It's 8:15 pm.
Dinner is done. The dishes are somewhat done. Homework is done. The boys are in their pajamas.
I sit on the couch, Monkey and Bug on either side of me, Duck on my lap. I open a small pack of Twizzlers and hand them out. Then we open the book.
Every night we do this. Every night, I read to my children. We read from our stack of library books. We read from books we own. We've read Shel Silverstein, Laura Ingalls Wilder, A. A. Milne, Roald Dahl, Robert Louis Stevenson, J.K. Rowling. Sometimes, Monkey isn't interested in the book I'm reading to Bug, and then Hubster reads him something of his choosing. We sometimes read for 15 minutes, sometimes for an hour.
But every night, we eat Twizzlers and we read.
Growing up, my family read together every night. My mother read us Heidi, Kim, and Black Beauty. All of us blonde-headed children would sit on couch cushions and pillows, sometimes combing my mother's hair as she sat in her rocking chair and read to us. And if that sounds a little too Norman Rockwell for you, believe me, there was plenty of "shh-ing" and occasional arguing and not being able to hear the words. But my mother still did it every night. Even as a teenager, I would still come to listen.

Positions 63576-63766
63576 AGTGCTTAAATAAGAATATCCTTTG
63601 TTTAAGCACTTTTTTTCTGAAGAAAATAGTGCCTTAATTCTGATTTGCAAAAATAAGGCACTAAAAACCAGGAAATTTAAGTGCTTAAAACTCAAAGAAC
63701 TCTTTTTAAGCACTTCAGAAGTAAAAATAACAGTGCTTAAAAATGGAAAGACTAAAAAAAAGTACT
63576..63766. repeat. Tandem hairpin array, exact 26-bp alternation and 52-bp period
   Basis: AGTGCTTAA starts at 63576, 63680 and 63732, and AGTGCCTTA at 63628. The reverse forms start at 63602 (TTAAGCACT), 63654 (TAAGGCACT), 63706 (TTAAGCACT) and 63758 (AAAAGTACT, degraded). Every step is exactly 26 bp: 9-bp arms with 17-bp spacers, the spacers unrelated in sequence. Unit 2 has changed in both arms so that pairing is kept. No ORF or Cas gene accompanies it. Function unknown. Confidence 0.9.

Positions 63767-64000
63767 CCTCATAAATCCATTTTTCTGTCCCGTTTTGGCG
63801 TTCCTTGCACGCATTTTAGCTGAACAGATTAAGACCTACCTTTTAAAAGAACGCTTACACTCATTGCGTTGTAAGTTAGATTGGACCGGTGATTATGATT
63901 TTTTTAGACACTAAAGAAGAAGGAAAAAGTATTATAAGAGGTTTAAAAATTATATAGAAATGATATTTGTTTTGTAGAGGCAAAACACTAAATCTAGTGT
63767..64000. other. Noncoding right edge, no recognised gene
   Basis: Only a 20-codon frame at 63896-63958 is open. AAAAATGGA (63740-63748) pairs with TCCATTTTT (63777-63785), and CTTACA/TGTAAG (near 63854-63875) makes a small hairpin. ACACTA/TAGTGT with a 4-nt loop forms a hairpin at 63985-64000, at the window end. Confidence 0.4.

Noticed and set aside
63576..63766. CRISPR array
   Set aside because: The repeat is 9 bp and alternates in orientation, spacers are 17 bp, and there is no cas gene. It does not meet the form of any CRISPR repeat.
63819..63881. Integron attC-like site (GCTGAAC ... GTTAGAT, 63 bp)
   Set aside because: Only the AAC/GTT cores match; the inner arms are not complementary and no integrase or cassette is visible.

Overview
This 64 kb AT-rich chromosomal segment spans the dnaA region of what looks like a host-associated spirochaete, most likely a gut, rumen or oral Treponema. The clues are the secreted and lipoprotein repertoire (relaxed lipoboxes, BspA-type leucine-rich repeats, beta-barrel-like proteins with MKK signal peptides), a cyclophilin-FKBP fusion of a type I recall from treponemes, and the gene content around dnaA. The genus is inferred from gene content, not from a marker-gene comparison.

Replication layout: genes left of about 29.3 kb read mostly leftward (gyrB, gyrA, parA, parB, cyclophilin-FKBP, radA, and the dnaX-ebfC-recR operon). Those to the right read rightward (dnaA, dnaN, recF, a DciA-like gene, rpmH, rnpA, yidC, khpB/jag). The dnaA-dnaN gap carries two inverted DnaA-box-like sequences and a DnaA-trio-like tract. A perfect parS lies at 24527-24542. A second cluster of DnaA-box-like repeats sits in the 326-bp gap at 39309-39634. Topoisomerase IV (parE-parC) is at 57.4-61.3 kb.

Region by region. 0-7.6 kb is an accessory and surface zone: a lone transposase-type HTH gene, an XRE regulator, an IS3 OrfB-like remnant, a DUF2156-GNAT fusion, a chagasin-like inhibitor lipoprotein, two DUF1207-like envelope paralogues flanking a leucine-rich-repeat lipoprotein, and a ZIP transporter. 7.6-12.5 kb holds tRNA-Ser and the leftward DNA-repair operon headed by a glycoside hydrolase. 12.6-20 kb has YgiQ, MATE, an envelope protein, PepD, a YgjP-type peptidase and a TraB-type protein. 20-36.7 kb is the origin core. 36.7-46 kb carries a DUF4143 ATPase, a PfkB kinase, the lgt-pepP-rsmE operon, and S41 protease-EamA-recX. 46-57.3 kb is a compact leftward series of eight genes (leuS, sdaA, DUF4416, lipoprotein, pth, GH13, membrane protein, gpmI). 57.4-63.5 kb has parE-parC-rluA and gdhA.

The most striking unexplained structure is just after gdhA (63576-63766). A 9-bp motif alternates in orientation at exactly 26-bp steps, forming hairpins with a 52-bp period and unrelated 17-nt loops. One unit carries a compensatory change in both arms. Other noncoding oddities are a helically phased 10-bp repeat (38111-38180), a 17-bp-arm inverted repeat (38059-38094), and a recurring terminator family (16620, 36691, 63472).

I'm always looking for next book to read. When I was talking Hubster about rereading Harry Potter to the boys in several years, when Monkey and Duck are bigger, he mentioned that Bug might not want to do that any more.
It was another moment of parenting that I didn't see coming. A time my little boy might not want to sit curled up next to me, eating his strawberry flavored candy, and wondering how Harry is going to get out of this situation, or when will Jim ever reach the island, or what silly thing is Pooh going to say next.
I know that time is coming. When it does, I just hope that there will be a time in the future, my boys will see a pack of Twizzlers at the checkout of the grocery store and remember our evenings together. That they will see the familiar title in a bookstore and take it home to read to their children.
And even if that doesn't happen, tonight, we will still read.